蓄电池价格

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Retail Pricing Summary - March 2012 Update

Unlike solar modules and inverters, batteries are a mature technology and a product that is used in volume outside the solar energy industry. Consequently, the opportunity for major cost breakthroughs over the medium term is limited.

Batteries are used in the substantial off-grid solar markets, but also in on-grid markets, where the customer requires power even when the electricity grid is down. Batteries can account for around 15% of the cost of an installed solar energy system.

While there are many more battery manufacturers than solar cell manufacturers, the market is segmented both by battery technology and location. Not all battery manufacturers serve the solar electric market. A high weight-to-price ratio means that companies minimize transportation of batteries where possible. For example, it is typical for a European manufacturer to mainly serve European markets.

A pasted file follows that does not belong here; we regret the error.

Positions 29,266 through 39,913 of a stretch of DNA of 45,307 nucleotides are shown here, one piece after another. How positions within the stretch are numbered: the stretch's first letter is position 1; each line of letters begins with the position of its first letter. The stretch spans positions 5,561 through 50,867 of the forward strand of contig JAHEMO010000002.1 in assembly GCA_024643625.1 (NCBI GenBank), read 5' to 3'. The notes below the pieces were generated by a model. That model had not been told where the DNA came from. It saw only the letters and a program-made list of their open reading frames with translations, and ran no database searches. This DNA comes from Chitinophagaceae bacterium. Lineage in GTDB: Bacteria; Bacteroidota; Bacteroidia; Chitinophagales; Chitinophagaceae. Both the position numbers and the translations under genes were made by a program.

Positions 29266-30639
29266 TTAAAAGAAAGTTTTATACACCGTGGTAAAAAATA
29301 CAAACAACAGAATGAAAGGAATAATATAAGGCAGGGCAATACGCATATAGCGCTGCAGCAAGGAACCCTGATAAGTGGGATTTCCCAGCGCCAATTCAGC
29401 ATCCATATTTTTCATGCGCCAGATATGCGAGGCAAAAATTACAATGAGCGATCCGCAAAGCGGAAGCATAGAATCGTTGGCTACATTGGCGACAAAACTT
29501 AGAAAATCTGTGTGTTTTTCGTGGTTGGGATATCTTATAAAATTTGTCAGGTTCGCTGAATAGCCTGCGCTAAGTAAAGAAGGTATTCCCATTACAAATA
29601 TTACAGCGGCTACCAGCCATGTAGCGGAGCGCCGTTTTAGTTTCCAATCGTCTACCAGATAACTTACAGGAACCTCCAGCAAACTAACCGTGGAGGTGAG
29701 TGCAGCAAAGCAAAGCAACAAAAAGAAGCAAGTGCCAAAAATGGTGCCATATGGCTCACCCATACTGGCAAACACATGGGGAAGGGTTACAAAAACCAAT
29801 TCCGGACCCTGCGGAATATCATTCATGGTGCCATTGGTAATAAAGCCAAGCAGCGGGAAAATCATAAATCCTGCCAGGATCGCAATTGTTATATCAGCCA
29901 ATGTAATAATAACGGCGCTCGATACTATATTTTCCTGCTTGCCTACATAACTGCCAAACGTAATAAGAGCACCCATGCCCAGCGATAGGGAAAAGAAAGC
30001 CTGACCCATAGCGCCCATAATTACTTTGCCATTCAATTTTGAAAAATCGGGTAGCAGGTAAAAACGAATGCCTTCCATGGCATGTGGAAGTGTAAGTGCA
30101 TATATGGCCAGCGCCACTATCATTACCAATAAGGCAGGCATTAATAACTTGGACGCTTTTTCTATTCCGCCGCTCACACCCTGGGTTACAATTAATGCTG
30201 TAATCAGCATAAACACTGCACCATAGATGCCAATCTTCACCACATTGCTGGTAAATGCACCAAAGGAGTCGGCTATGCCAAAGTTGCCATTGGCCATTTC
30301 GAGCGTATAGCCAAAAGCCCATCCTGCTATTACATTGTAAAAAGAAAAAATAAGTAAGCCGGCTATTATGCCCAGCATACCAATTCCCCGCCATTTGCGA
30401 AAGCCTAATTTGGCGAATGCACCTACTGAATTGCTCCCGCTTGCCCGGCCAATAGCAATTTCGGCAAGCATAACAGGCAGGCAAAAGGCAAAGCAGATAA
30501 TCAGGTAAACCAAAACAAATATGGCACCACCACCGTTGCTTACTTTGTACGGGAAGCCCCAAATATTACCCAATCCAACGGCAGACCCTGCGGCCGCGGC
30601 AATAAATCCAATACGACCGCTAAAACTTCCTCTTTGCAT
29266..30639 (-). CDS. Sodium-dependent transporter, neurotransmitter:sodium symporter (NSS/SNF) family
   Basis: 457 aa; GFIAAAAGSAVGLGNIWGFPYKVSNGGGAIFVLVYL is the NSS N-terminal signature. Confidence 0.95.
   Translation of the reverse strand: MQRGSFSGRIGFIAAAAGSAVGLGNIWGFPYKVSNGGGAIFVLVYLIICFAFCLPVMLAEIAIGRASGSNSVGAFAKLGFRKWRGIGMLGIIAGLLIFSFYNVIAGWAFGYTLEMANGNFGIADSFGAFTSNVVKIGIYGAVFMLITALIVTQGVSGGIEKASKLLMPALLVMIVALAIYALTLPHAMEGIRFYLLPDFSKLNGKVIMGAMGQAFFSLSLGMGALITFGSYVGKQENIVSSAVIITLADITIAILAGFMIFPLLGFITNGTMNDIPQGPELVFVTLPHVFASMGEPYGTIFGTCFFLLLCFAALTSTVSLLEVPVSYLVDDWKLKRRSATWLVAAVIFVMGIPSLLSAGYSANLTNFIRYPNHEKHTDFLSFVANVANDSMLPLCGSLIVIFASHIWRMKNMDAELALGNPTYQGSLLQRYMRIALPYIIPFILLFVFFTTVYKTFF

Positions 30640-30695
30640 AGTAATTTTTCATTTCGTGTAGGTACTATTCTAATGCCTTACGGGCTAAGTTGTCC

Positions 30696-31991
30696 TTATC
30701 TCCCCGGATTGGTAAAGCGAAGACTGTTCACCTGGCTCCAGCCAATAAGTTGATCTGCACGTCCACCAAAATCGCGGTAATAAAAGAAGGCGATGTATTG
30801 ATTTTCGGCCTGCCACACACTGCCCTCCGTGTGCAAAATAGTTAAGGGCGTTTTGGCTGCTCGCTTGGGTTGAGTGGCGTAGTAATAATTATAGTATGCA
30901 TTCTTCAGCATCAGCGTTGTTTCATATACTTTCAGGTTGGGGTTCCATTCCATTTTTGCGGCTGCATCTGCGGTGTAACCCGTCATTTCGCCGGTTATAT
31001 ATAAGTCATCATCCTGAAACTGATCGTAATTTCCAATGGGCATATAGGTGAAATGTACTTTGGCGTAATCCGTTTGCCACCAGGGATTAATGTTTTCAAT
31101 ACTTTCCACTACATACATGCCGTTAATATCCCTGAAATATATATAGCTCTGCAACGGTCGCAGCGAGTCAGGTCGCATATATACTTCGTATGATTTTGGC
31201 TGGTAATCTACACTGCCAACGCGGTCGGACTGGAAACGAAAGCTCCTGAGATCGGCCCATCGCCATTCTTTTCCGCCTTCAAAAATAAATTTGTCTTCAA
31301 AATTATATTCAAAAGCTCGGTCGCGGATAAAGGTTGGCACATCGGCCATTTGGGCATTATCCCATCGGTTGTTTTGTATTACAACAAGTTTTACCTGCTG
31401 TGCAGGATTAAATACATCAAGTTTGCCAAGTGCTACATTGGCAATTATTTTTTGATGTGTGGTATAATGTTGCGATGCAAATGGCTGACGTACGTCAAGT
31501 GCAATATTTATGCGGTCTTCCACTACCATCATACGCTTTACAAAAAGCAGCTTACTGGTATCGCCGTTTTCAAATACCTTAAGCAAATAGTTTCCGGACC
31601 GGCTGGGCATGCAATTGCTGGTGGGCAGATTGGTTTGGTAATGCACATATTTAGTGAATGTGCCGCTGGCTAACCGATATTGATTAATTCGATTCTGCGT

Pricing Summary

From a survey of 341 prices from 20 online retailers, there were just 14 price moves this month, down marginally from the 19 in the prior month. There were 13 price increases and just one price decrease, compared to 11 price increases and 8 price decreases in February. The US index was unchanged at $0.213 per watt hour.

For batteries most commonly used, the average retail price is from $0.239/watt hour to $0.260/watt hour; the high-end industrial solution is $0.361/watt hour.

Unlike the methodology for the solar module price index, which separates Europe-based dealers from US dealers, the battery index pools all the prices in the survey for all dealers worldwide and translates them in to either dollars or euros regardless of the original currency. In the past month, the dollar marginally weakened against the euro. As a result, the overall euro index decreased to €0.158 per output watt hour.

The battery price index is based upon a price per watt hour rating. This is not a perfect measure since technology choice and other technical factors are relevant; however, the consistent approach in the index provides a representative guide on the direction and magnitude of changes. The index calculation is based upon the aggregate of all the prices divided by the aggregate output watts at 20 amp hours. Consequently, a price per watt hour at 20 amp hours of discharge is the result.

 

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